How to Squash the Android/TimpDoor SMiShing Scam

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As technology becomes more advanced, so do cybercriminals’ strategies for gaining access to our personal information. And while phishing scams have been around for over two decades, attackers have adapted their methods to “bait” victims through a variety of platforms. In fact, we’re seeing a rise in the popularity of phishing via SMS messages, or SMiShing. Just recently, the McAfee Mobile Research team discovered active SMiShing campaigns that are tricking users into downloading fake voice-messaging apps, called Android/TimpDoor.

So how does Android/TimpDoor infect a user’s device? When a victim receives the malicious text, the content will include a link. If they click on it, they’ll be directed to a fake web page. The website will then prompt the victim to download the app in order to listen to phony voice messages. Once the app has been downloaded, the malware collects the device information including device ID, brand, model, OS version, mobile carrier, connection type, and public/local IP address. TimpDoor allows cybercriminals to use the infected device as a digital intermediary without the user’s knowledge. Essentially, it creates a backdoor for hackers to access users’ home networks.

According to our team’s research, these fake apps have infected at least 5,000 devices in the U.S. since the end of March. So, the next question is what can users do to defend themselves from these attacks? Check out the following tips to stay alert and protect yourself from SMS phishing:

  • Do not install apps from unknown sources. If you receive a text asking you to download something onto your phone from a given link, make sure to do your homework. Research the app developer name, product title, download statistics, and app reviews. Be on the lookout for typos and grammatical errors in the description. This is usually a sign that the app is fake.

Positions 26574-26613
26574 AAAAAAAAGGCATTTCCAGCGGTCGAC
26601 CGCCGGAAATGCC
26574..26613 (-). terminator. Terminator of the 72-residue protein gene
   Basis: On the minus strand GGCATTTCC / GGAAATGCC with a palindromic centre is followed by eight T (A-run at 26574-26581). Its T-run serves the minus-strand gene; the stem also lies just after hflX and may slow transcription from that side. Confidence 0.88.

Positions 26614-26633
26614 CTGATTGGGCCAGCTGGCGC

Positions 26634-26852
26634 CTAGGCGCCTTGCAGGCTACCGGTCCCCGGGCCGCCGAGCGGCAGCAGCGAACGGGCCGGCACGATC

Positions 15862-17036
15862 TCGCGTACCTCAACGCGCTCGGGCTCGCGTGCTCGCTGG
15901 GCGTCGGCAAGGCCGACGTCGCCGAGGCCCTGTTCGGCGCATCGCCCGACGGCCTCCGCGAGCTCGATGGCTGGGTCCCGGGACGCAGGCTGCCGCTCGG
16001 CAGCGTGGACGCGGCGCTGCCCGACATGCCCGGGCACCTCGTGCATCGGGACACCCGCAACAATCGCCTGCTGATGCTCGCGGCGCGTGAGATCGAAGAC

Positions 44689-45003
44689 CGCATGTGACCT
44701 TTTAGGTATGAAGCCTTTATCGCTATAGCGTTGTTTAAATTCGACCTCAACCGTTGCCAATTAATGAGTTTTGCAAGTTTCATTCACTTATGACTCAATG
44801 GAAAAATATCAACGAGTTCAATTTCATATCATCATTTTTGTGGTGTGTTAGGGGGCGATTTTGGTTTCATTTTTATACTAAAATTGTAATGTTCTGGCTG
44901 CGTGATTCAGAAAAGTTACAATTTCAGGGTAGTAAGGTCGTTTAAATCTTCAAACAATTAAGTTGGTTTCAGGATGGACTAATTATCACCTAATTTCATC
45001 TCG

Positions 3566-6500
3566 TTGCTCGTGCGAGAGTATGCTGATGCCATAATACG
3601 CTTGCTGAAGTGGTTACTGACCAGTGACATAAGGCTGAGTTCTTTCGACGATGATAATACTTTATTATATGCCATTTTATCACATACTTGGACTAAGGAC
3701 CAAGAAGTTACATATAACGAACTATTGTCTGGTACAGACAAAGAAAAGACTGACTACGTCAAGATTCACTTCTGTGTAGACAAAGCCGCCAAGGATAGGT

• Be careful what you click on. Be sure to only click on links in text messages that are from a trusted source. If you don’t recognize the sender, or the SMS content doesn’t seem familiar, stay cautious and avoid interacting with the message.
  • Enable the feature on your mobile device that blocks texts from the Internet. Many spammers send texts from an Internet service in an attempt to hide their identities. Combat this by using this feature to block texts sent from the Internet.
  • Use a mobile security software. Make sure your mobile devices are prepared for TimpDoor or any other threat coming their way. To do just that, cover these devices with a mobile security solution, such as McAfee Mobile Security.

And, as always, to stay up-to-date on the latest consumer and mobile security threats, be sure to follow me and @McAfee_Home on Twitter, listen to our podcast Hackable?, and ‘Like’ us on Facebook.

Categories: Consumer Threat Notices
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